disappearing won’t just go unnoticed. Backing her up, Jack claims that he has a locator beacon on him that will allow the Pentagon to track his location and ensure his safe return. But Manning doesn’t quite buy that, calling his bluff and asking how stupid he thinks she is. Her people did extensive background checks on the security measures employed by the U.S. government for its highest officials. While tagging VIPs with locator beacons has come up as a possibility, it has yet to be implemented due to cost, privacy, and potential abuse concerns. As far as anyone in Washington, D.C. is concerned, the two of them are still on a boat a ways off the eastern seaboard.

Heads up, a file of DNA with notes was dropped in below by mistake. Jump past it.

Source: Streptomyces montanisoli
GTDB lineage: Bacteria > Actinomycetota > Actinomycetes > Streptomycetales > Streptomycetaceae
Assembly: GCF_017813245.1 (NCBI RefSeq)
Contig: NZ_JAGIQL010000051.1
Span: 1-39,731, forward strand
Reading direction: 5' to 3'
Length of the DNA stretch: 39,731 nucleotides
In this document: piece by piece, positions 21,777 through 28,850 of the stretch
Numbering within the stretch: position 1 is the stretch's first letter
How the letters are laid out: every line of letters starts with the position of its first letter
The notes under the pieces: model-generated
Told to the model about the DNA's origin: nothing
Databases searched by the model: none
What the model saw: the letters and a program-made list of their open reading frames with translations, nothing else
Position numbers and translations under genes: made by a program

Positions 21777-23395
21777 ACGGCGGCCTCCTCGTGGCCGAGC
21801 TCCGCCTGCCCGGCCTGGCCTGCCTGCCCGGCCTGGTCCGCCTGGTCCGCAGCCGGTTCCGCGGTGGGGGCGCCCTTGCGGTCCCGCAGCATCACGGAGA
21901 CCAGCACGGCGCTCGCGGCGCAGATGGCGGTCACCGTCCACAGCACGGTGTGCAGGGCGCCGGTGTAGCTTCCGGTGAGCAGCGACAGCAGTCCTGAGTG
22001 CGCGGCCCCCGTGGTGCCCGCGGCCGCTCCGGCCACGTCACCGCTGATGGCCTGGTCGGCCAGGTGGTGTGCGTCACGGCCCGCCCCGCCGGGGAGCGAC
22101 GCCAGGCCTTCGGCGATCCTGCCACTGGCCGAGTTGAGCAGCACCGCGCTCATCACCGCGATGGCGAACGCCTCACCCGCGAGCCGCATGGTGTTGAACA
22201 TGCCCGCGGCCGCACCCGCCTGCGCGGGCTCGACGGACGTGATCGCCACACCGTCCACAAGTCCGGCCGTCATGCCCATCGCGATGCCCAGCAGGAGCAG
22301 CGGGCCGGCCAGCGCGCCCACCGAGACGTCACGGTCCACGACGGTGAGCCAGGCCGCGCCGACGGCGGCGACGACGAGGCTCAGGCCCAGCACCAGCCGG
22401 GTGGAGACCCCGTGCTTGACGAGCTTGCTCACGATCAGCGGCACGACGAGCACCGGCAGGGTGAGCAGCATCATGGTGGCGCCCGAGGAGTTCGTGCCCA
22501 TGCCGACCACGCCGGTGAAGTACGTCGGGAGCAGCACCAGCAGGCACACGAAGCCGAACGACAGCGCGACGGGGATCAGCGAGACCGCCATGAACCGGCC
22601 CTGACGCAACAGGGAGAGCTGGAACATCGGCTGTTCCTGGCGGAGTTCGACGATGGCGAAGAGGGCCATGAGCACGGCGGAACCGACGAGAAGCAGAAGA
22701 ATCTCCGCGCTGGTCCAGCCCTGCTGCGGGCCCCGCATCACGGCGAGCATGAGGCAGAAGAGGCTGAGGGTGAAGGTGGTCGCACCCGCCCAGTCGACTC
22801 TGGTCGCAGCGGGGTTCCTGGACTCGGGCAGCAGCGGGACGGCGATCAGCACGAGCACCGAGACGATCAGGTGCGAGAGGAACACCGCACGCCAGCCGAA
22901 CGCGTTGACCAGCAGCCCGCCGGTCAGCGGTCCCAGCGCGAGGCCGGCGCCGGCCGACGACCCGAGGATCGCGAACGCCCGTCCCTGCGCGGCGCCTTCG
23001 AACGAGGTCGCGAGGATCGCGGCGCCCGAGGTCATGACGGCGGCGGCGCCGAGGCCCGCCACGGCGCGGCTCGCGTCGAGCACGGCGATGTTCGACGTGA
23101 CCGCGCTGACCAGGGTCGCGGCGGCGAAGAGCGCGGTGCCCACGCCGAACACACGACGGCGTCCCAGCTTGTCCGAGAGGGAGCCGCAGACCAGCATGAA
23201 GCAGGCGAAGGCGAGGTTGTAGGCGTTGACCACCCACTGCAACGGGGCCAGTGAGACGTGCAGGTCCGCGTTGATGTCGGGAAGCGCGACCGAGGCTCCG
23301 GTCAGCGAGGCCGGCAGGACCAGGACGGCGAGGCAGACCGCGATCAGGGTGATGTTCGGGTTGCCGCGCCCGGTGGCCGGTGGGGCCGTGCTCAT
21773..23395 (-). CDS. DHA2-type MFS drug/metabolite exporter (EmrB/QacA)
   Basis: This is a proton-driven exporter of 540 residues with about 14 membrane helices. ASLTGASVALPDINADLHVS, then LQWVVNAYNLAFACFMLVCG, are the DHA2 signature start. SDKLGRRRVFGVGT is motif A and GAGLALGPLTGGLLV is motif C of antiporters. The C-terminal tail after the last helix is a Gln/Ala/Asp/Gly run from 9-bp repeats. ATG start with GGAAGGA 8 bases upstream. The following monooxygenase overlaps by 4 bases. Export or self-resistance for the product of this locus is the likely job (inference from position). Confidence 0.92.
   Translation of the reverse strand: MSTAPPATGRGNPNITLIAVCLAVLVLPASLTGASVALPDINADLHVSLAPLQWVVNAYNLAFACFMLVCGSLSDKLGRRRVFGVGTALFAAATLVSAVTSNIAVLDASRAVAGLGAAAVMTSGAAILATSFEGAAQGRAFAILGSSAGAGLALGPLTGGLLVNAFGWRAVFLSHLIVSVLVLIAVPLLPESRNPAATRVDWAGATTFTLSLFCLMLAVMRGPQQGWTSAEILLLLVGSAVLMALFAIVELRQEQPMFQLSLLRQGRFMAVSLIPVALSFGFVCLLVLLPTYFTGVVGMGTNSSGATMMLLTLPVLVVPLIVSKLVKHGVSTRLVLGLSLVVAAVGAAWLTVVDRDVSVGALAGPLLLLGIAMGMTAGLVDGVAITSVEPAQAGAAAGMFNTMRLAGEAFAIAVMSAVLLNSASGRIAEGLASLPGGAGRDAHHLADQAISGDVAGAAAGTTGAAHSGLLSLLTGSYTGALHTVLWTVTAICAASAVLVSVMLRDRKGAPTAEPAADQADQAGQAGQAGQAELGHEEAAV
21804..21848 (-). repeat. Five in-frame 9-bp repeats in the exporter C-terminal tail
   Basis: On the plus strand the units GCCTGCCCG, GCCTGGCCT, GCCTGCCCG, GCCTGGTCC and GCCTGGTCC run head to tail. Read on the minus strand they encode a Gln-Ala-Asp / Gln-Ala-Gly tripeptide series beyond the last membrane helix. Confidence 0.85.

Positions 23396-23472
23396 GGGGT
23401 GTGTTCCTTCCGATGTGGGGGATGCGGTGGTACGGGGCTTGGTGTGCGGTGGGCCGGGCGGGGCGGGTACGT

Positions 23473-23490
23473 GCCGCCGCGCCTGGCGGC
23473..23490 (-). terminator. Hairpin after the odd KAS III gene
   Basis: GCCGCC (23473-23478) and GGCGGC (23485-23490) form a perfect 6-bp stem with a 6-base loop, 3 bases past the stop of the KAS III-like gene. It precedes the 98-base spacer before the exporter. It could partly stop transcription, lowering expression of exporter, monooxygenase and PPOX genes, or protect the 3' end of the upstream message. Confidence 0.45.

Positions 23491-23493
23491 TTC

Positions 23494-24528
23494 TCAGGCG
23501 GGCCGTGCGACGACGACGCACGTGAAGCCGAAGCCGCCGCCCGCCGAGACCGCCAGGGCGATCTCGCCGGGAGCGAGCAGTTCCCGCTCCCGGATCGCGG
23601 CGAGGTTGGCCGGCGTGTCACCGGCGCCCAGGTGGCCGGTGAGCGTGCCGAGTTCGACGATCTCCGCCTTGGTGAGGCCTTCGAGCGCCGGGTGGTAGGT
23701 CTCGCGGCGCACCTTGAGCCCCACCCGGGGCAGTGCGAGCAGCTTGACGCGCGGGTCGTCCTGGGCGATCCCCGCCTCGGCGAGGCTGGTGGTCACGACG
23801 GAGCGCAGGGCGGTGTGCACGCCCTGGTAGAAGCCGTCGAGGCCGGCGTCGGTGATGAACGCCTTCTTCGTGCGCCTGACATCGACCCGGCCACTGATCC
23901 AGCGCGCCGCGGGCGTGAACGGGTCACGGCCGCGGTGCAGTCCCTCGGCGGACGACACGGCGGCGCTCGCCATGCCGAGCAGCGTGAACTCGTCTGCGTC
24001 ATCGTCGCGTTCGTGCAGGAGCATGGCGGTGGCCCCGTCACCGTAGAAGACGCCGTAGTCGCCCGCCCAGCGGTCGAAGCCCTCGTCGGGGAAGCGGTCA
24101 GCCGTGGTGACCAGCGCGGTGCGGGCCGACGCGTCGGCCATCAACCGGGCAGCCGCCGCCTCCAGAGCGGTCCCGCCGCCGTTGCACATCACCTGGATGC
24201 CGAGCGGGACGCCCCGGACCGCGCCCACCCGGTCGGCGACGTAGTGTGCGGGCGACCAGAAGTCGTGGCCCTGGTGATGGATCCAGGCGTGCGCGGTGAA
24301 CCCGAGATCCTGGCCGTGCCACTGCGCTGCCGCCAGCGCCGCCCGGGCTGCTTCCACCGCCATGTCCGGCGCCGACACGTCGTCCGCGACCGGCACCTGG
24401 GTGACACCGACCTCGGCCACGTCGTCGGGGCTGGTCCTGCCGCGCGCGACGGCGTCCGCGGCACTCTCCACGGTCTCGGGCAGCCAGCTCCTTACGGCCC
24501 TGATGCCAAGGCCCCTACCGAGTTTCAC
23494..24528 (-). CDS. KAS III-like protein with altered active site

Growing tired of this, Jack demands to know what this is all about. He’s gotten used to being taken hostage and held captive and pretty much anything else that could be in store for them, but he at least wants to know what deranged scheme it’s all a part of this time. Manning laughs, telling O’Neill that they’ll get along just fine, then grabs a zat from one of the guards. She points it at pair and tells them that everything will be revealed in due time, provided they cooperate with her demands. Then her eyes flash, showing her to have a symbiote inside her. Smiling at the surprised Carter, she asks why the al’kesh they’re in didn’t give that away, then stuns the Colonel. Furious, Jack lunges, only to be felled by a zat discharge from behind before he can reach her. Manning tosses the gun to one of the guards and orders them to lock up the Tau’ri personnel before heading for the exit.